Taiwan

Little Myanmar: Where Food Meets Fascinating History

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Huaxin Street, also known as “Little Myanmar”, gathers all kinds of Burmese Chinese restaurant owners, and each restaurant has a fascinating background story.

JAMES BARON’S STORY AND PHOTOS

On most afternoons, Henry Wong and friends sit outside Little Myanmar’s Amei Burmese Snacks, 41 Huaxin Street, drinking tea from yellow cups. On cooler days, the saucer is placed on top like a sombrero to keep the contents warm.

“Most Taiwanese are not used to this,” Wong said, pointing to his glass. “It’s too sweet.” Burmese milk tea is distinct from other milk teas, using condensed or evaporated milk, often with a pinch of salt. papa deer (milk tea, milk tea) is sold in typical Taiwanese drink shops. “It’s more of an Indian style,” Wong said.

Located near Huaxin Street, Zhonghe District, New Taipei City, Little Myanmar is a community of more than 40,000 people, most of whom are overseas Chinese (Overseas Chinese, Huaqiao) and their descendants. The region has been disputed since Kuomintang (KMT) stragglers in China’s civil war carved out a fief on Burma’s eastern border with China in the early 1950s, further destabilizing a country riven by ethnic conflict.

In 1953, Prime Minister U Nu of newly independent Burma brought the issue to the United Nations. Washington, who had been funding the KMT irregulars semi-secretly, persuaded Chiang Kai-shek to remove them and facilitated the airlift of about 7,000 KMT irregulars. Between late 1953 and September 1954, soldiers and their families traveled to Taipei.

Today, few representatives of that generation can be found. Instead, you meet other people who have reached different stages in their lives and are in very different situations.The Nationalist government encourages them to welcome their naturalization effortlessly Huaqiao Immigration Free China. Today, the path to Taiwanese citizenship is less smooth for ethnic Chinese Burmese.but same as Thai and Tibetan HuaqiaoTaiwan’s immigration law still has special provisions for “stateless” persons.

Wong was 34 when he came to Taipei in 1982. He didn’t speak Mandarin when he first arrived, but still managed to muddle through his 15-year career as a taxi driver, talking to people on the job. “I can’t speak and I can’t read road signs,” he said. “In the beginning, all I could say was ‘show me the way,’ ‘go straight,’ and ‘turn right or left.’ I still couldn’t discuss something as complicated as politics. ”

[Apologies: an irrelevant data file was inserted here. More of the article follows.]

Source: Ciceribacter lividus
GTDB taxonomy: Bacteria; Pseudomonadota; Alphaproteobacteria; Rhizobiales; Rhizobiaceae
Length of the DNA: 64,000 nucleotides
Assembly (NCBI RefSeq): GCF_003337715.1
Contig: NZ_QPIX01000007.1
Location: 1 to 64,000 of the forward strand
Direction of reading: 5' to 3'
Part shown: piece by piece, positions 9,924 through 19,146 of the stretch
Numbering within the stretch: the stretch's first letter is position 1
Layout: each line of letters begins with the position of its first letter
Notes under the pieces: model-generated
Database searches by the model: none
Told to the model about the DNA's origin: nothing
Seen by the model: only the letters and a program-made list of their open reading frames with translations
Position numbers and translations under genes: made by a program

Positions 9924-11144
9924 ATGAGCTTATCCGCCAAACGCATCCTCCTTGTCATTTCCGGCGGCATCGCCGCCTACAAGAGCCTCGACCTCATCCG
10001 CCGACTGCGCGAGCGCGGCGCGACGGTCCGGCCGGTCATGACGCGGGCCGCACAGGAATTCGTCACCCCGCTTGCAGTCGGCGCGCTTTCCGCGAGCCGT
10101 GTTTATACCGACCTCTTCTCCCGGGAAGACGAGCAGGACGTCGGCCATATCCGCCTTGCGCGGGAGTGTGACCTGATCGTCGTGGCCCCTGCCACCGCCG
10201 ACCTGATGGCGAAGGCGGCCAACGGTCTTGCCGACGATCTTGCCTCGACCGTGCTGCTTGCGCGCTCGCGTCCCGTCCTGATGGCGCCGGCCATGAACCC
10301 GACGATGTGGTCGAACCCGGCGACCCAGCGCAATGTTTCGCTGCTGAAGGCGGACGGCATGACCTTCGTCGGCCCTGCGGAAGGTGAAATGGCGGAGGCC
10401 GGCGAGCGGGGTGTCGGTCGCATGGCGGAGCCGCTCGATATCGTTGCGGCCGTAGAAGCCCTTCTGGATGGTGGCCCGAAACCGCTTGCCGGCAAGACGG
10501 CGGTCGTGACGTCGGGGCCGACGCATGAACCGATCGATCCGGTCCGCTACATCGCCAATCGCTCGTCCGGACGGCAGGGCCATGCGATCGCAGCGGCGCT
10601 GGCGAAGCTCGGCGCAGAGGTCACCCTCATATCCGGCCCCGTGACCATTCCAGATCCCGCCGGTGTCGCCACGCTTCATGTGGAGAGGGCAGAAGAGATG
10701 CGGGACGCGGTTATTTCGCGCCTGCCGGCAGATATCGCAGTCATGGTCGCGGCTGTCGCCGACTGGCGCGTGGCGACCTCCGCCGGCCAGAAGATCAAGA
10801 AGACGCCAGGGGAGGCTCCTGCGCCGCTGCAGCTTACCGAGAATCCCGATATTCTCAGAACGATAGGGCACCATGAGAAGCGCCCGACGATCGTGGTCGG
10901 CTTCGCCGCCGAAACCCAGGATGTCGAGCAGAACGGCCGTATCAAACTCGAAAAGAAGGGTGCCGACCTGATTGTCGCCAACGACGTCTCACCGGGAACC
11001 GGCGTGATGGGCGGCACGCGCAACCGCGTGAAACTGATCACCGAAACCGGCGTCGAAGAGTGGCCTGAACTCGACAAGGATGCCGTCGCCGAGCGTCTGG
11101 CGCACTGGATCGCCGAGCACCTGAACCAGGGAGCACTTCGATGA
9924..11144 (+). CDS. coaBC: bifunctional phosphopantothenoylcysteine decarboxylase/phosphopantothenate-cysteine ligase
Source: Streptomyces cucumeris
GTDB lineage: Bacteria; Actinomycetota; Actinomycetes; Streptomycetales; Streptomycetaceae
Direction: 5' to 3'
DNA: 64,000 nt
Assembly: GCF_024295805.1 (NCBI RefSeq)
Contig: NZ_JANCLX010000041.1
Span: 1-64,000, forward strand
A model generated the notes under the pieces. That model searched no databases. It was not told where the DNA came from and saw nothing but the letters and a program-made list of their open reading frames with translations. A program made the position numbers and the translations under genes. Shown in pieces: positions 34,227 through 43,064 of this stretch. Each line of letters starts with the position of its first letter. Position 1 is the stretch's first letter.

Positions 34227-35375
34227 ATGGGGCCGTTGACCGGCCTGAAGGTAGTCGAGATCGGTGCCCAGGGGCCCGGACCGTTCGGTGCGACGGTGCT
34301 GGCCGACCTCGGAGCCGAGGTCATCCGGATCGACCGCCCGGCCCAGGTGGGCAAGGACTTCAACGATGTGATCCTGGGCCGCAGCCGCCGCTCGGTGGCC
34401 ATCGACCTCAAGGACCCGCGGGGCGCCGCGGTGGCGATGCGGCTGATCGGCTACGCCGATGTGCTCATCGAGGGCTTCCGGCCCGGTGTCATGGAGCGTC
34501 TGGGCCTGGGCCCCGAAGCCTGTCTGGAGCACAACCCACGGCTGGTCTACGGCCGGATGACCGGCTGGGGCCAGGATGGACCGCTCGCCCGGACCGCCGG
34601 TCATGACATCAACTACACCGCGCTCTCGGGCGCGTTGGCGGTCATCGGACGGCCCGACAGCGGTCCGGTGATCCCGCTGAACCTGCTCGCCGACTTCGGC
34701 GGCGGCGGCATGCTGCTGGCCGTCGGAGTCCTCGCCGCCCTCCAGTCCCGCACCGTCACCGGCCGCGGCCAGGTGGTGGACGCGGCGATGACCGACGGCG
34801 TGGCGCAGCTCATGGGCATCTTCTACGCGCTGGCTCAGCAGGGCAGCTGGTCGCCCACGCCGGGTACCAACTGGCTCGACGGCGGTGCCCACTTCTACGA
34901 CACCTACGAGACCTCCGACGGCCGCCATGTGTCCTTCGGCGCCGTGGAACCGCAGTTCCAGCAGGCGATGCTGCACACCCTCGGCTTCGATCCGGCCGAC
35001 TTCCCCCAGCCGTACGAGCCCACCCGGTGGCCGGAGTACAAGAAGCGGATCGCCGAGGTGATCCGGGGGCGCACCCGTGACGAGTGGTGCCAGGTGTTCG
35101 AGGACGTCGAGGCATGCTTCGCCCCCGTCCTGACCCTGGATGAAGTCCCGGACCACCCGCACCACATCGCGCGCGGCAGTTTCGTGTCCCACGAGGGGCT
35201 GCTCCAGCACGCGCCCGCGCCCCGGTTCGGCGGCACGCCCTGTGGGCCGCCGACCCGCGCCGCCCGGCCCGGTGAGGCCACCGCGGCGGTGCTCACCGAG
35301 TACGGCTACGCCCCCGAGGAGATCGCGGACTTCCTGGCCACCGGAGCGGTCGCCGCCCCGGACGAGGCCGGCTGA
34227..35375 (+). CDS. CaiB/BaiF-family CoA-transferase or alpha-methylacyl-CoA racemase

Now retired, Huang is president of the China-Myanmar Bilateral Economic and Cultural Association, one of several community-based organizations promoting ties to the old country. Although Wong and his friends are all ethnic Chinese, they converse almost exclusively in Burmese, and proficiency in Mandarin and English varies across the group.

In contrast, the eponymous proprietress of Ah Mui Noodle Restaurant is a veritable multilingualist. Ah Mui (Ah Mui in Mandarin) was born in Yangon (then Yangon), Myanmar, to immigrant parents from Guangdong who lived in Macau for 25 years before coming to Taiwan in 1994. In addition to Burmese, Cantonese and Mandarin, she is fluent in Taiwanese and fluent in Hakka.

Like most storefront signs, Ah Mui’s is bilingual: in Chinese it simply reads “Noodle House” and in Burmese it reads “Burmese and Cantonese Cuisine”. Primarily falling into the latter camp, Ah Mui’s fare will be recognized by the Taiwanese.

Behind one of the pillars supporting the restaurant’s awning, an elderly gentleman sits on the other side of Huang’s group, drinking a bowl of Cantonese congee. Taiwanese people are familiar with the bits and pieces of piercing stewed rice: youtiao (fried sticks, deep-fried bread sticks), century eggs (preserved eggs, π and), shredded pork. Still, Wong’s party insists that the flavors and ingredients are distinctly Burmese.

“It’s hard to explain,” Wong said. “Just a whole different flavor.”

Students from Myanmar had lunch at Mother’s Love, which they said was their favorite place to eat Burmese food.

taste of home

At Mama Zhuang’s Burmese Restaurant (No. 61, Huaxin Street) across the road, Xu Huihui is also obsessed with the large pot of offal she just stewed.Pork trimmings and giblets (intestines, giblets, jaws and trotters) floating on luwei (Lo mei) would not look like an incongruous stock in Taiwanese restaurants.

“Oh, no, no,” objected Hsu, who took over the restaurant two years ago. “Taiwanese can’t crack the taste.”

Things are markedly different at the Bulgari restaurant a few doors away.On the table ahead, samosas and fenugreek Akaya (Fried dough sticks) – NT$50 for three – served on a wicker plate.They sit next to a greasy fish curry balachong, a crispy fried shrimp and chilli condiment that goes well with almost any Burmese meal, including white rice. Bulgari’s boss, Mrs. Chen, affectionately known as Mommy, has a forehead on her forehead. “I’m part Indian,” she said deadpan.

“She was joking,” her daughter retorted, rolling her eyes. “An Indian Brahmin blessed her in Burma, and she’s been wearing it ever since.”

Most Burmese would forget the concept of cultural appropriation, and the use of Indian religious symbols by the Chinese reveals a degree of ease of identity for contemporary Burmese. This is also evident in gastronomy.

while dishes such as breathe Quintessentially Burmese, the combination of rice noodles, salty and sour fish soup and fried dough sticks conveys the country’s history as a gateway to Southeast Asia at the crossroads of two powerful civilizations.Most of the noodle restaurants on Huaxin serve breathewith slightly different flavors and ingredients.

Burmese curries are usually milder, oilier and saltier than Indian curries. For top-notch food options, head to the buffet at Mother’s Love (Mother’s Grace, 60 Huaxin Street).